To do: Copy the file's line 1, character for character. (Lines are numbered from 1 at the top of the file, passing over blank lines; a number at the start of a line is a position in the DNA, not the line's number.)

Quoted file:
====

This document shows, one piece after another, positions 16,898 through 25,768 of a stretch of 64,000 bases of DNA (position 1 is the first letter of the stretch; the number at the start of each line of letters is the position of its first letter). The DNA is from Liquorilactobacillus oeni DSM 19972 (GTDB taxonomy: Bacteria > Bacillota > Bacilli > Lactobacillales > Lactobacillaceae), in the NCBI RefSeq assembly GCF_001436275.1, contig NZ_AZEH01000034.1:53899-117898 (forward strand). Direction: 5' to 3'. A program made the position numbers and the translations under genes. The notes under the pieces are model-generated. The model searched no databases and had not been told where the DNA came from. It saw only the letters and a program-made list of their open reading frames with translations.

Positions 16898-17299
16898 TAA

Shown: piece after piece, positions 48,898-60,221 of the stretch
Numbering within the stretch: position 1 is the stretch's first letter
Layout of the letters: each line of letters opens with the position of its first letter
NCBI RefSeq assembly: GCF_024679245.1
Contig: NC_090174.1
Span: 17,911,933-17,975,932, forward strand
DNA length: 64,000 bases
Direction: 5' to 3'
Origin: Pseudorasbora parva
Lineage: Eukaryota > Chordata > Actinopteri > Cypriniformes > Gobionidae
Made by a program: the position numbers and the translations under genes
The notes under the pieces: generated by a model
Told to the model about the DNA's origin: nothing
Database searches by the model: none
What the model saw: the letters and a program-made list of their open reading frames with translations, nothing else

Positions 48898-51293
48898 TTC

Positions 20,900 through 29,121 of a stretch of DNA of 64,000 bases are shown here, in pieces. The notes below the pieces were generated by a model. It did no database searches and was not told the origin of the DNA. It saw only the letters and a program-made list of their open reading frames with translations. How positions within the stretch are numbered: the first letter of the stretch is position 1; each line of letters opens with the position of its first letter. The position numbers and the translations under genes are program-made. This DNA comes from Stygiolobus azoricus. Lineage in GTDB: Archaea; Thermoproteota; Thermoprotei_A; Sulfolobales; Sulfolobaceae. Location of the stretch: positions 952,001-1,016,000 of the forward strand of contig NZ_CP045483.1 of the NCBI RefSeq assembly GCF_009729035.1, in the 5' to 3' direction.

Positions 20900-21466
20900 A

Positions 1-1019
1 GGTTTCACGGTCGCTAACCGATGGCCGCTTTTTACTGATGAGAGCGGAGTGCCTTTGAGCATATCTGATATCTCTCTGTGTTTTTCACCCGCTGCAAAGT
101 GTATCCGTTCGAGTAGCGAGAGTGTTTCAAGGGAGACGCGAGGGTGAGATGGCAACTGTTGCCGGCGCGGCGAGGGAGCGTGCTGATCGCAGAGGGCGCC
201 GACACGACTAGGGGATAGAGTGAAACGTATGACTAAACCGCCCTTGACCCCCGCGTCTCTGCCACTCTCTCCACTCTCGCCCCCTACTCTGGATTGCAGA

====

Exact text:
This document shows, one piece after another, positions 16,898 through 25,768 of a stretch of 64,000 bases of DNA (position 1 is the first letter of the stretch; the number at the start of each line of letters is the position of its first letter). The DNA is from Liquorilactobacillus oeni DSM 19972 (GTDB taxonomy: Bacteria > Bacillota > Bacilli > Lactobacillales > Lactobacillaceae), in the NCBI RefSeq assembly GCF_001436275.1, contig NZ_AZEH01000034.1:53899-117898 (forward strand). Direction: 5' to 3'. A program made the position numbers and the translations under genes. The notes under the pieces are model-generated. The model searched no databases and had not been told where the DNA came from. It saw only the letters and a program-made list of their open reading frames with translations.